In retrospect, I conducted science in the same way: I investigated problems that caught my attention, not just those that were popular at the time. This led to my doing research on the eyes of jellyfish and scallops (yes, these species have eyes!), obscure (and fascinating) topics that I was able to bring to the attention of the scientific community. I guess I was mostly concerned about opening doors and exploring new terrain. This may limit the audience at times, but at least it makes me feel useful and authentic.
10. Do you have any advice for new writers/authors?
That’s difficult. Everyone has different needs and desires, different talents and fears, and different ways of thinking and seeing the world. That makes literature fascinating and each writer unique. However, despite my caution in advising a new writer, I would encourage him or her as I did scientists in my laboratory: Listen to everyone but think for yourself. I don’t believe it’s successful or particularly gratifying to follow the footsteps of others, although it’s prudent to learn from them. Write what feels right and arouses your curiosity, and hope for the best. And remember, you’re unique. There has never been anyone like you before or alive today. So, you have a lot to say that’s new and interesting.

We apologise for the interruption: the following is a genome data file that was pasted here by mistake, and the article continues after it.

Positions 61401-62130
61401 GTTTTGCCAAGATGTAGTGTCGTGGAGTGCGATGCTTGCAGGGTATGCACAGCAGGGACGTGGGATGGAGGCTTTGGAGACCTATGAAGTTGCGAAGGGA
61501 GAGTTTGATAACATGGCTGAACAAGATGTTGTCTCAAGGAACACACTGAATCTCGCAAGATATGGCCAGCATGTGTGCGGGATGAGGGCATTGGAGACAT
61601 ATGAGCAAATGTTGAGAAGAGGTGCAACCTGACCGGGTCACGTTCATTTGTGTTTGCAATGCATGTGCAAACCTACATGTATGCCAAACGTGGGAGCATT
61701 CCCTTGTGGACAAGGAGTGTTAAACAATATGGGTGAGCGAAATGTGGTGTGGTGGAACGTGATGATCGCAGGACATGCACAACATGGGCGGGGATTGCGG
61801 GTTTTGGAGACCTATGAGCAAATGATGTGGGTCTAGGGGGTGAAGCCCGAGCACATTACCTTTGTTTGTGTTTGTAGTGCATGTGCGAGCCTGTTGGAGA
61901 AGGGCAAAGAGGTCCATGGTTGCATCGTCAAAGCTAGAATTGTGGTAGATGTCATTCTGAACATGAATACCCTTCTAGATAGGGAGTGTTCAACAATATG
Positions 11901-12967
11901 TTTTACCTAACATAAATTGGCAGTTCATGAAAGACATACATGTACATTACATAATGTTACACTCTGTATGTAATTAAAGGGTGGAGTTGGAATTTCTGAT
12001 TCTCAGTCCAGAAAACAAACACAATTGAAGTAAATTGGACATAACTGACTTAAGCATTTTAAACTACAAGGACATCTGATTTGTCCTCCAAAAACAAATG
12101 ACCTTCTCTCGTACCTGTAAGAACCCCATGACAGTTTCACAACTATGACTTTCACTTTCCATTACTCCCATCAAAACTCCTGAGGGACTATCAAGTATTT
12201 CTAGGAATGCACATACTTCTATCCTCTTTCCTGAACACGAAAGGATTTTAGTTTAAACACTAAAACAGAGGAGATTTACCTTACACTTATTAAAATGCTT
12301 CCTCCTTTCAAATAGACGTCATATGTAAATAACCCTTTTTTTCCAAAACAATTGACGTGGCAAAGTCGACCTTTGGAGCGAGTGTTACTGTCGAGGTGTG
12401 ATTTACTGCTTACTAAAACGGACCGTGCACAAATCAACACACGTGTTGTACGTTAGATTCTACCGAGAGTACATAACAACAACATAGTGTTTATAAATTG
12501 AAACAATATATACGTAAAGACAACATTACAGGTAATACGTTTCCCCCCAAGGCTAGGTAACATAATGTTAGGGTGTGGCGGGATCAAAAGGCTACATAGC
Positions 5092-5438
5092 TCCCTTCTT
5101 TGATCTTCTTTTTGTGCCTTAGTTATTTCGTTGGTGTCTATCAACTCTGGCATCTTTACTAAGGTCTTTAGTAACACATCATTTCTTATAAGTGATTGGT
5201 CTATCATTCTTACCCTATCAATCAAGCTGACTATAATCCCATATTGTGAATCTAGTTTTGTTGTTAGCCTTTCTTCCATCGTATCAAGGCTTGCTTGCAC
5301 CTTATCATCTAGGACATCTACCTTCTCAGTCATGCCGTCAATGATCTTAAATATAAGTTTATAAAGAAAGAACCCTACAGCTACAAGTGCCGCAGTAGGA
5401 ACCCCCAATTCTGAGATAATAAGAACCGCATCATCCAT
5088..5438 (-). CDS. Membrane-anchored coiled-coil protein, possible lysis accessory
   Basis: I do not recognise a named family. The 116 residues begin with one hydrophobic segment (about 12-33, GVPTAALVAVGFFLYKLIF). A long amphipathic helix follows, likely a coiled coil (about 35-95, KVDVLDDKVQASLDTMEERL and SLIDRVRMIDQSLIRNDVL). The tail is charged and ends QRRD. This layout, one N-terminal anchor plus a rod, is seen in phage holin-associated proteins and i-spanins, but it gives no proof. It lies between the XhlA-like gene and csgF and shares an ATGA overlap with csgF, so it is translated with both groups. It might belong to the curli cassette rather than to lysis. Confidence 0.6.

11. What is the best advice you have ever heard?
It’s hard for me to distinguish the best from excellent advice, so I’ll mention a few important viewpoints that have influenced me. Before establishing my laboratory at the National Institutes of Health, J. Edward Rall, the Deputy Director of the National Institutes of Health at the time, warned me that not everything works. Expect failures, he said. Don’t worry about failure, keep trying. What works is what matters. Good viewpoint.
My father emphasized the importance of sticking with people who “push me up” and stay away from those who “pull me down.” He didn’t mean up or down in terms of advantages gained or opportunities lost; he meant befriend people who inspire me and stay away from those who discourage me. How right he was.